The Notion of Family

As its title suggests, LaToya Ruby Frazier’s The Notion of Family (2014) presents kinship not as an irrefutable fact but as a concept—a bond, to be sure, but one that is both weakened and reinforced by the ways people think about it. In Braddock, Pennsylvania, where all the book’s photographs were shot, families, and the notions that help define them, have come under relentless attack. The book’s running text gives ample evidence of how white flight, segregation, and the elimination of jobs have damaged homes, which the photographs capture in various states of decay and demolition, and also “the home”: Families here are undermined by poverty, inadequate housing, and an absence of social services. Frazier’s work captures the dissolution of this community with a powerful specificity, showing, for instance, the destruction of the local hospital, the closing of which denied the town accessible health care and eliminated hundreds of jobs. Many of the photographs, printed in black-and-white hues that suggest a ubiquitous patina of factory grime, portray Frazier’s family—particularly her mother and grandmother—and their rooms, where the well-organized trappings of family life (family photographs, dolls) suggest a fortress against the fate of other interiors, characterized by peeling paint and water-stained floors. Frazier offers a perspective from the inside, and her images achieve a muted power without being sentimental or sensational. It’s fitting that some of the people shown here are topless, or pantsless: This is a struggle laid bare. Frazier shows us a world that is hard to escape, but there is hope for justice—and a Braddock in which families have a running chance—in this masterful exposure of a criminally neglected community.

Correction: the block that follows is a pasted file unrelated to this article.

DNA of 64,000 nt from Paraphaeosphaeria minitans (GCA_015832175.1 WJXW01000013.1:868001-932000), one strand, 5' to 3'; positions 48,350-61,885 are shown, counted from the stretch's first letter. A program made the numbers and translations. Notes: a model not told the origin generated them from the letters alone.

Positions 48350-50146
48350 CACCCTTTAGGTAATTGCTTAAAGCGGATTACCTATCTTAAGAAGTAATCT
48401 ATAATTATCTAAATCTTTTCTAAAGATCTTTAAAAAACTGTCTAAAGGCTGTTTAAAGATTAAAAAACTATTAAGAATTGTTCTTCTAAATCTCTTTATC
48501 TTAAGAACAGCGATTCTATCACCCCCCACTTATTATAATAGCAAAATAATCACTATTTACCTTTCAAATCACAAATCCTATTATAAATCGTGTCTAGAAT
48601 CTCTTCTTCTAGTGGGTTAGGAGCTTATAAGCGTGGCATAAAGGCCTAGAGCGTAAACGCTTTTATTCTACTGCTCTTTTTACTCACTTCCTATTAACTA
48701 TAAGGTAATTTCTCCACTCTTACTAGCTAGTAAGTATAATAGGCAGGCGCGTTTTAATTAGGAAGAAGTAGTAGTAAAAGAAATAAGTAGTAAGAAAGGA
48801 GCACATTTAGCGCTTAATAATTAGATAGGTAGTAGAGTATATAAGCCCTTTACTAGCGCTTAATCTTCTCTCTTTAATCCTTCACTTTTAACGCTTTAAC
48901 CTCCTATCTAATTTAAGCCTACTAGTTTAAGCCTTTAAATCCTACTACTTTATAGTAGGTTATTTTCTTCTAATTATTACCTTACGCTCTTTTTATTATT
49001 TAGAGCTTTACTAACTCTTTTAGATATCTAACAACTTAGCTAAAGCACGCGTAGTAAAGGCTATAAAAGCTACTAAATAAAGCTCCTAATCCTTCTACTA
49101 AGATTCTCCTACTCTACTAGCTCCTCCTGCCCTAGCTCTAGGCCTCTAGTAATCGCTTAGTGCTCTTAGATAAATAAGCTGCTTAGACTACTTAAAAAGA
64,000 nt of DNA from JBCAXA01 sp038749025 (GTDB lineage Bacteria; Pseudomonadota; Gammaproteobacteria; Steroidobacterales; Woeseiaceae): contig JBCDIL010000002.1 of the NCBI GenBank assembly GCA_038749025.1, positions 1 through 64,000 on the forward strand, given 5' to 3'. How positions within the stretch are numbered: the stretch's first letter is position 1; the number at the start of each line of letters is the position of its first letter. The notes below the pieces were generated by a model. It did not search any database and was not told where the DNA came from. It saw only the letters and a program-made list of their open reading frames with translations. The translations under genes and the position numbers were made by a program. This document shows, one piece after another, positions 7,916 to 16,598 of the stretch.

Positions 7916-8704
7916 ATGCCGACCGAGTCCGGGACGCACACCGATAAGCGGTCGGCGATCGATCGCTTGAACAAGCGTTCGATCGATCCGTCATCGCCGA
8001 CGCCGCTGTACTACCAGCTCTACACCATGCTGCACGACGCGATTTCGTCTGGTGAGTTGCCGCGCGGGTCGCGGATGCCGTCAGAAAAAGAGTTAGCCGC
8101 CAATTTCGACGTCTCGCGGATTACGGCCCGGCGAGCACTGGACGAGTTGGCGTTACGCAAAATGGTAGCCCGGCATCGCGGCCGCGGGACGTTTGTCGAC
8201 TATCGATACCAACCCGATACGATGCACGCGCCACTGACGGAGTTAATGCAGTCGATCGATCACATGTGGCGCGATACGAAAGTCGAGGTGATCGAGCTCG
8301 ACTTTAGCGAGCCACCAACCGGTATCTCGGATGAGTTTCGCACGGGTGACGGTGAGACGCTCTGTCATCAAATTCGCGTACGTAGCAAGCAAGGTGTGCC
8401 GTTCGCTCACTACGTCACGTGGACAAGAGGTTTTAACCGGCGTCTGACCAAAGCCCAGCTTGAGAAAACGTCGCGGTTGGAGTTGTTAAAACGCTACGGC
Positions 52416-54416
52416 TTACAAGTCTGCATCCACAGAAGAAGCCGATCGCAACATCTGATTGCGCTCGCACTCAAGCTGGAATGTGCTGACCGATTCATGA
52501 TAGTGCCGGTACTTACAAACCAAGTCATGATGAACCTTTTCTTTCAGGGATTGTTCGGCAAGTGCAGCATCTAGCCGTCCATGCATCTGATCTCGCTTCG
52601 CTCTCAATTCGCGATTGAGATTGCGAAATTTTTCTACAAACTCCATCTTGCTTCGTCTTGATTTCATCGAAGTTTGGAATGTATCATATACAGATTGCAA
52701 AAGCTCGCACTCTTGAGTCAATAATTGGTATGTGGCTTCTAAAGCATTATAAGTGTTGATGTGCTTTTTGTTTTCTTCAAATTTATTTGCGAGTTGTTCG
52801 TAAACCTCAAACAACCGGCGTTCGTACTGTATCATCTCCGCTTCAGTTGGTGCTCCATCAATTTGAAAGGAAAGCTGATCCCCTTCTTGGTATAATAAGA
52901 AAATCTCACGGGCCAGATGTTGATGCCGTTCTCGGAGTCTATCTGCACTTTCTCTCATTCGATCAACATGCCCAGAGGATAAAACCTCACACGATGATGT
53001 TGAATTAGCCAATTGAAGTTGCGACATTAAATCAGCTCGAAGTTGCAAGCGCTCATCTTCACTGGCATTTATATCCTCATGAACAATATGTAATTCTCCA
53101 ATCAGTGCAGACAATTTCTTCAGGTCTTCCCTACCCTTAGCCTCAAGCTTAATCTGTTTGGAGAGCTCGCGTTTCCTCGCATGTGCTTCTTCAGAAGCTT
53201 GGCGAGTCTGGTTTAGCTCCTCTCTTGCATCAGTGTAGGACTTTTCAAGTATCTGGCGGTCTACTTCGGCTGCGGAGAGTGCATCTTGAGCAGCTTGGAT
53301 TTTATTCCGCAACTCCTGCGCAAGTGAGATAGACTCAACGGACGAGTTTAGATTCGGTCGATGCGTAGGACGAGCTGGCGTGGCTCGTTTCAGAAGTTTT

LaToya Ruby Frazier, Momme (Floral Comforter), 2008, gelatin silver print, 24 × 28".